Miter saw (if you don't have this, you can use a hand saw or a circular saw. You just need to be able to make straight cuts).
Measure and cut your boards to size. I decided to go longer on the sides, so I had to be sure to add the width of the board to the length of the window side when I was measuring (you can see what I mean in the pictures below.)
After I measured and cut the boards for the sides, I wrote on the back which board was for the left and which was for the right. Good to do in case your window isn't perfectly level. They never are. My husband cut these boards using our miter saw, but if you don't have one, you can use a circular saw or a regular old hand saw. You just need to be able to make a few straight cuts.
Sand each board using a fine-grit (180-220) sandpaper. Using a damp rag, wipe down each board to remove any dust leftover from sanding, and let the boards dry. Now, you're ready to paint.
I used paint leftover from when we painted our kitchen cabinets, since the window frame was going to be so close to cabinets on both sides, I wanted a cohesive look. After you give a coat of paint, allow the paint to dry, and give a second coat. We sanded the boards lightly again before giving them a second coat. Here are the boards after they've been painted, and are ready to hang.
Using a simple hammer, nail the boards into place. We used two nails per board. We also put the sides up first, so we could make sure the top was level with both ends. You can see in the pic below how the board sits perfectly on the tile below it. Score! You can also see how, when we measured the boards, we made the sides longer. That's what I was referring to above, when I said add the width of your board to the length of your sides. Hope that makes sense!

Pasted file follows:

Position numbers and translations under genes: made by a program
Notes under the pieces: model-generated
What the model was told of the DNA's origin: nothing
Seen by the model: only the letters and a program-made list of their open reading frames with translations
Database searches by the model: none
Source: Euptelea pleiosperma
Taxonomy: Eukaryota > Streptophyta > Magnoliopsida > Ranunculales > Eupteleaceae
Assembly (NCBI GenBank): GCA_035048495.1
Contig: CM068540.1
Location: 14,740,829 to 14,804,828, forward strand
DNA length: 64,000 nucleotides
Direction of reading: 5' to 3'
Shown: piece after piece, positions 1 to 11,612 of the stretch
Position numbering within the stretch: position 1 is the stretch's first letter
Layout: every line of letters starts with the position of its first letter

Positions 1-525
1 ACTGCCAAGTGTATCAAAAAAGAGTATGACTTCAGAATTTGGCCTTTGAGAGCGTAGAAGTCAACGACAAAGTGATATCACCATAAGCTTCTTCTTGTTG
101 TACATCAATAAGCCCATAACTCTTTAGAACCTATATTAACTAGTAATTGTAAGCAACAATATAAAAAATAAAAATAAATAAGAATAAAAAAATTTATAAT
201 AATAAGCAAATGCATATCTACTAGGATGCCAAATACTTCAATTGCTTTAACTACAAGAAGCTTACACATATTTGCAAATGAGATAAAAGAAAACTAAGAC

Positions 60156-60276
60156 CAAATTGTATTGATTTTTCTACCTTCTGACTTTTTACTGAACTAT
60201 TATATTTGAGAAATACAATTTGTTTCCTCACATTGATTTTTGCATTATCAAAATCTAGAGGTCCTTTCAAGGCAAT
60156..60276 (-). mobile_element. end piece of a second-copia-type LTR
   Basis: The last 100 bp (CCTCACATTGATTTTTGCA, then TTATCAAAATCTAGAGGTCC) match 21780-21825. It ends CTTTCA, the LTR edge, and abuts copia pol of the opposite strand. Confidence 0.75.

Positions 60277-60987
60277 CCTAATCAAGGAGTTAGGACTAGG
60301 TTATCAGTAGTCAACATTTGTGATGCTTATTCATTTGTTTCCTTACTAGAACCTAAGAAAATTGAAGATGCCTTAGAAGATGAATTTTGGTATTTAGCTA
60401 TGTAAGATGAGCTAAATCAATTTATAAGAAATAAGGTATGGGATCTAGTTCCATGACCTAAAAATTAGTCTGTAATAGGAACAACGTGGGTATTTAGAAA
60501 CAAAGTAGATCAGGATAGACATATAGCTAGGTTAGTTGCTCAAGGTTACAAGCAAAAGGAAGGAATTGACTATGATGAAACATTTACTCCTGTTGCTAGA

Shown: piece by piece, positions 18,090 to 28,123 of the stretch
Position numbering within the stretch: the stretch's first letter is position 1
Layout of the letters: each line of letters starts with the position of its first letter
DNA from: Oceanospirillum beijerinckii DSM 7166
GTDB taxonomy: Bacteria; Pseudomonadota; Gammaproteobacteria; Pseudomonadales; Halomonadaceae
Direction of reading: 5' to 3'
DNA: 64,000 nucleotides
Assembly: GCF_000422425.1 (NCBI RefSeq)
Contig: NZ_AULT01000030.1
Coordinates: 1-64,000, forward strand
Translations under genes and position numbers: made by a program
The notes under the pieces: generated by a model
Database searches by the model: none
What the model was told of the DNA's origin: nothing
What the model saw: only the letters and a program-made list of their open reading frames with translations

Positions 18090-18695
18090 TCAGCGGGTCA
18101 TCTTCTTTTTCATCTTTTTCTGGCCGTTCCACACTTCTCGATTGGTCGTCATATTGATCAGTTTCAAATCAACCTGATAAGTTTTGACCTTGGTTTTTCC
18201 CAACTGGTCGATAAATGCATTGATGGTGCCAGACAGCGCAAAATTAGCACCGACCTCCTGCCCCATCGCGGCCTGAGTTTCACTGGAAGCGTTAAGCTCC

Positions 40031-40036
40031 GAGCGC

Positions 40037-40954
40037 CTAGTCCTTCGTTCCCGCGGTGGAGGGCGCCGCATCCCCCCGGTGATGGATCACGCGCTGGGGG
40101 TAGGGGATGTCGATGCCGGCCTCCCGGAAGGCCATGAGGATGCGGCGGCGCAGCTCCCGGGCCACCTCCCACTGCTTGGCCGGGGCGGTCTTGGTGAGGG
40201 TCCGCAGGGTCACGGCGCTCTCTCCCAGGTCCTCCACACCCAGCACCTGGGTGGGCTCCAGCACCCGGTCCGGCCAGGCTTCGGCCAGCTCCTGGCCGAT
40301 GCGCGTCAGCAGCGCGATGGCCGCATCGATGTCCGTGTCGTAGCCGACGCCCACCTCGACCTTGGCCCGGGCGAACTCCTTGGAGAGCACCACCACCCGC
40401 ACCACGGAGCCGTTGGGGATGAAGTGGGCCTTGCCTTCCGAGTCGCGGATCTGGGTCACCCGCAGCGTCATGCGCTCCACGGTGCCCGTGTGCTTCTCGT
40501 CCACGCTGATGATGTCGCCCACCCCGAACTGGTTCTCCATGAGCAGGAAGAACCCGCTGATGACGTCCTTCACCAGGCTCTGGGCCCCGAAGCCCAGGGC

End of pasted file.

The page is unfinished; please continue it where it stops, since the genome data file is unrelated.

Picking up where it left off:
After the boards were nailed up, hubs used another nail to "set" the nails in the board, so the nails would sink in lower than the surface of the board. He just used a nail, put it on top of the nail that was in the board, and used his hammer to sink the nail in lower. I hope that makes sense.
Using lightweight spackling, we filled in the holes where the nails were. We also spackled the seams between the boards, and where the boards met the tile backsplash. You can see the seams before the spackling below. It's starting to look good!!
Then, we used a putty knife to smooth out the spackling.
Finally, we lightly sanded the whole boards and gave them one last coat of paint to hide the nails, and we were done! Here she is, patiently awaiting her new woven shades.
And here's a peek at her all dressed up with her new woven shades.
And here's a full-on view because I just can't help myself.
I love how the framing around the window makes it feel more substantial and I like that the white mini blinds are now gone and replaced by woven shades. I knew I wanted the shades for warmth and texture and to add some dimension to this all white kitchen. I blogged all about these shades HERE. You can see what this window looks like today, below:
So what do you think? Is this a project you think you could tackle?
If you like what you see, don't forget to Pin it for later! Also, I'd love to connect with you on Pinterest! You can catch me on Pinterest HERE.
If you want to see how this kitchen has progressed from a standard builder-grade, orangey-oak hot mess, see my post HERE.